The Fist Pump – Fair or Foul?
I am Old School. While I like to think of myself asasensitive, emotional person, I try to cover my emotions. Somehow, being brought up under strict (dare I say it?)colonial parenting and schooling, the “stiff-upper lip” stuff has been painted tightly over my sporting face.“Play up, Play up and Play the game” and “Not whether you won or lost, but how you played the game” are mantras that were beaten into my schoolboy brain.
Squash buddy and close friend, Neale Emslie and I have known each other since schooldays, played each other first when we were at opposing universities, and have since then probably played each other well over 500 times. Of those, 95% have probably been five-setters, and the win-loss ratio hovers around 51 – 49% depending on good or bad years. Affectionately known as Bushbuck,(though he moves more like a giraffe),Neale is a good man.Principled, patient and caring. Slow to anger. A sportsman to his fingertips. A lover of all sports.
But perform a Fist Pump in his presence, and his wrath unravels. You will endure eternal strife!! Be fearful of an Angry Bushbuck.
The other day, I watched a recording of that epic match between Gregory Gaultier and Mohammed El Shorbagy at the JP Morgan tournament in New York.While I admired, and loved watching the subtle changes of pace, the elastic retrieving, the brutal scything skills of that cliff-hanger, my old-schoolrules pulled at my conscience. My stomach turned, as I watched Gautier, nick-named the French General, fist-pump, hip thrust and conduct the crowd in a display of gamesmanship that bordered on…. let me not say it. I quivered at Gaultier’s performance. Is this what players who I am coaching, are watching? Will they want to imitate this behavior? Had Bushbuck, witnessed the drama, we would have had to call in the medical teams and ambulances. His heart-rate would have risen, his anger would have boiled over into revulsion as Gaultier took fist-pumping and gamesmanship to the Nth degree.
Was this the quietly-spoken Gregory Gaultier who I had met at the World Coaches Conference in Poland?Was this the pleasant man who had taken me through a practice session and then shown the group an amazing set of skills, driving a cone marker from mid-court to back court by driving the ball to hit the marker and move it back into the depths of the court? Is this the man who apparently strings his racquets at between 14 -16 lbs. tension? What schizophrenic competitive cloak falls over a person once they enter that claustrophobic squash courted cell? And how much heavier does that cloak become in a tight situation of a critical match?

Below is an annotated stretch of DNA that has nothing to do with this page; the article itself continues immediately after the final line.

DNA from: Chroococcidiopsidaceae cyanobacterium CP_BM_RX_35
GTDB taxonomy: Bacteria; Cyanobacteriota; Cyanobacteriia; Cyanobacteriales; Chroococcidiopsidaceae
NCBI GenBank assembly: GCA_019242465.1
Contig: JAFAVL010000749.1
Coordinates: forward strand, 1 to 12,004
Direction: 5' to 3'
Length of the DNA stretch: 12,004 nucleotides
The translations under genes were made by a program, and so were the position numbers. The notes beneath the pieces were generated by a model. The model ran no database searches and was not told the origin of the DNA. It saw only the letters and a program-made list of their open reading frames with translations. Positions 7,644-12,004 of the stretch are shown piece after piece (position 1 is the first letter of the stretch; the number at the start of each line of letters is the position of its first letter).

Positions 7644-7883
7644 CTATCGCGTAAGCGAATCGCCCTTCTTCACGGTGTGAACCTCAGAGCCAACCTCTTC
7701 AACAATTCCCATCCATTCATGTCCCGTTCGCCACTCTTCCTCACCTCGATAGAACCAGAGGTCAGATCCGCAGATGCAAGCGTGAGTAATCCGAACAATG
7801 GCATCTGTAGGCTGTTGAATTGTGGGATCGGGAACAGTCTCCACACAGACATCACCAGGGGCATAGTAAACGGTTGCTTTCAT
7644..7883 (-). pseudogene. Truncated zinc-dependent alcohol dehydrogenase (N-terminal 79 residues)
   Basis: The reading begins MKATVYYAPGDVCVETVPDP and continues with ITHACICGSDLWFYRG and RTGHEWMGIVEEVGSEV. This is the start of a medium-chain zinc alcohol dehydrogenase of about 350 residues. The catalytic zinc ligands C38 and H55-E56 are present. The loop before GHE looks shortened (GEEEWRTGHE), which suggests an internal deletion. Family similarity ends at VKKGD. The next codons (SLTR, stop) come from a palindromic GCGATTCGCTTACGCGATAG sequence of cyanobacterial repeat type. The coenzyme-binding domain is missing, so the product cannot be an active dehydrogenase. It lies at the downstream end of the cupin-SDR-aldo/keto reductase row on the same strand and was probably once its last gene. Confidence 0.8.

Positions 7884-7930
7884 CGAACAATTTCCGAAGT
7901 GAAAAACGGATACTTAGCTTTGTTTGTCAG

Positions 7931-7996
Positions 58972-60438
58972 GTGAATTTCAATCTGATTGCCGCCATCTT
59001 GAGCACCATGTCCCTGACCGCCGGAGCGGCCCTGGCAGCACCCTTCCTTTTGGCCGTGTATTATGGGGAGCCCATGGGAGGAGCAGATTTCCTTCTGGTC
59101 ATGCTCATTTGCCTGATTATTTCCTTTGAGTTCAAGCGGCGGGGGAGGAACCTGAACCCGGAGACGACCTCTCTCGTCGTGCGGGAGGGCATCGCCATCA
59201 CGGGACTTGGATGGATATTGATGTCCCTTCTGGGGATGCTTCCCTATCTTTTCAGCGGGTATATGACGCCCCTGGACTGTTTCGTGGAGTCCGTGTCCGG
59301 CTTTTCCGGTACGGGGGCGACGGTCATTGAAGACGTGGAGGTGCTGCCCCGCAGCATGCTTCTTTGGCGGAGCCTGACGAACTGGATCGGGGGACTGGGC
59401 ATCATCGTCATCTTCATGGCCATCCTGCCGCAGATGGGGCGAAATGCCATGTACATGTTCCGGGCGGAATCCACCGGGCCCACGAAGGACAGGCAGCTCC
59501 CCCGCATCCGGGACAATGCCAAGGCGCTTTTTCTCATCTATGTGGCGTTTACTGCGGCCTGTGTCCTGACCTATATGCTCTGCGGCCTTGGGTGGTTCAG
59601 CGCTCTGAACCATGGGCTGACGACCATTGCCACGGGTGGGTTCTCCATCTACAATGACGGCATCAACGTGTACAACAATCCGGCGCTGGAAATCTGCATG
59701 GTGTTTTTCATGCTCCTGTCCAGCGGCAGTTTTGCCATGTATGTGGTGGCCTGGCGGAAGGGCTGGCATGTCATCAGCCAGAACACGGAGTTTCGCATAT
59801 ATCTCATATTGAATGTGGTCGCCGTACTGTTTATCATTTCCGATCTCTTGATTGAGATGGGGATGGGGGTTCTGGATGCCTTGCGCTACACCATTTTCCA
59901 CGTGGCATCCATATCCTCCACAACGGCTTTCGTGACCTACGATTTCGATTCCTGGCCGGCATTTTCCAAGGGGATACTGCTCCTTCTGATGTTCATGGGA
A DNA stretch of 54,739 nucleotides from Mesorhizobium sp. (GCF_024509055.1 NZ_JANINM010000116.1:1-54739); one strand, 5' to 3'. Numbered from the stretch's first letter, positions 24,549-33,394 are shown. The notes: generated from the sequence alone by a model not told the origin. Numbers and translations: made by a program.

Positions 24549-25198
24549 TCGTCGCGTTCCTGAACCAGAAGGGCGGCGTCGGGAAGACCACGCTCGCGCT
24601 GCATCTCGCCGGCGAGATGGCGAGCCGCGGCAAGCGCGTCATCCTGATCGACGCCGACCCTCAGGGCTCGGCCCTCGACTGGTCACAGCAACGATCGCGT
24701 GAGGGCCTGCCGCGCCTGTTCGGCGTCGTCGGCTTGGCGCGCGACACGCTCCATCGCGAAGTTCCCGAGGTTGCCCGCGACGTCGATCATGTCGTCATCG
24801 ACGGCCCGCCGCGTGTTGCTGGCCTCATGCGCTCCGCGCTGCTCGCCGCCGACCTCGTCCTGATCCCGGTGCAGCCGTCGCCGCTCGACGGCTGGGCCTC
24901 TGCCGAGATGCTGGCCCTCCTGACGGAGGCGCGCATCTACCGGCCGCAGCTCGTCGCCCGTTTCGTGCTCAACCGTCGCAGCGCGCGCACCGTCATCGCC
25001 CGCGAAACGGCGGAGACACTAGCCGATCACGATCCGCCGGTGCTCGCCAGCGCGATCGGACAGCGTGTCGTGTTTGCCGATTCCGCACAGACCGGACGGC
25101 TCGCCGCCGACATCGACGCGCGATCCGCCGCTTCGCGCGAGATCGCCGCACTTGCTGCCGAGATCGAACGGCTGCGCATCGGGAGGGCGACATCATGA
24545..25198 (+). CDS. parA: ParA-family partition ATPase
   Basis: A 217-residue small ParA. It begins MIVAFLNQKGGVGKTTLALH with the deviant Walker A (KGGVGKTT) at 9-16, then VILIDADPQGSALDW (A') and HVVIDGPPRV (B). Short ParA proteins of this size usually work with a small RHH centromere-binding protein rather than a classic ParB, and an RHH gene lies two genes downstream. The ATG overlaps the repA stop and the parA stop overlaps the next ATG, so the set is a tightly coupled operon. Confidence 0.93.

Having said that, was this not a ploy. A game plan. Gaultier’s performance was an amazing display of skill and guts. But it was also an amazing performance of using the brain, and experience to upset the rhythm of the opponent, just within the rules.Did he not cleverly upsetEl Shorbagy’s calmed mind, and suck him into rushed over-reaction. Is this not what a coach wants? That his players be internally, physically and mentally tough, resilient and single-minded. Do the All Blacks also not do off-the-ball stuff that frustrates, and angers their opponents, and sucks them into stupid mistakes?
I am also not a great match-play player. In friendlies, frequently, I will beat folk supposedly much better than me. But in tight league, or tournament matches, the tension becomes too much, and frequently, I crumble. As a coach, I have read up and spent hours discussing notes on sport psychology, and breathing, and meditation, and, and, and…And despite all the good advice, every individual is different, and every individual needs to develop his own recipe to develop that internal mental strength
And I wondered? If I wanted to win a bit more often. Maybe I should be more emotional. Maybe, I should let it all hang out. Why not let it all out? Watch the top sports and there will always be that out-pouring of emotion when players win a big point, score a goal, make that massive putt. With so much pressure hanging on the result of matches these days, the millions of TV viewers, the press build- ups, the knowledge that this win could catapult you up the rankings, roll in lots more money… Can you blame our top sportsmen? Even Roger Federer, probably the epitome of calm, cool and collected showed visible signs of internal pleasure, dare I say, mini fist-pumps, in the Australian Open final against Rafael Nadal.
I am a non-golfer. I play in corporate days, so I play terrible golf on lots of beautiful courses. My good shots are few and far between.Being the absolute mental game that golf is, somehow, despite playing very socially, I feel intense pressure when driving off the first tee, quivering from within a bunker or twitching before a 4ft putt. Occasionally, very occasionally, I clutch a big putt. The ball wanders, first quickly, and then lazily, 15meters later, it slips into the hole. And then I FIST-PUMP. For the moment, I am The Man. And I love it. Sadly, invariably, my next drive, skewers westwards, and I am brought back to reality of the rough life of golf. Fist-pumping does not really do it for me.
I enjoy my squash, even if I do lose. The friends I make through my sport are important to me. While I understand that, that competitive streak maybe a lot stronger in others than in me, I will leave fist-pumping to those who are seriously under pressure. Let those who have the mental strength to control their emotions, and re-focus, aftera winning rally, dally in fist-pumping fun. And I will continue to persuade my pupils that whether they win or lose, how they play the game is far more important in the long term.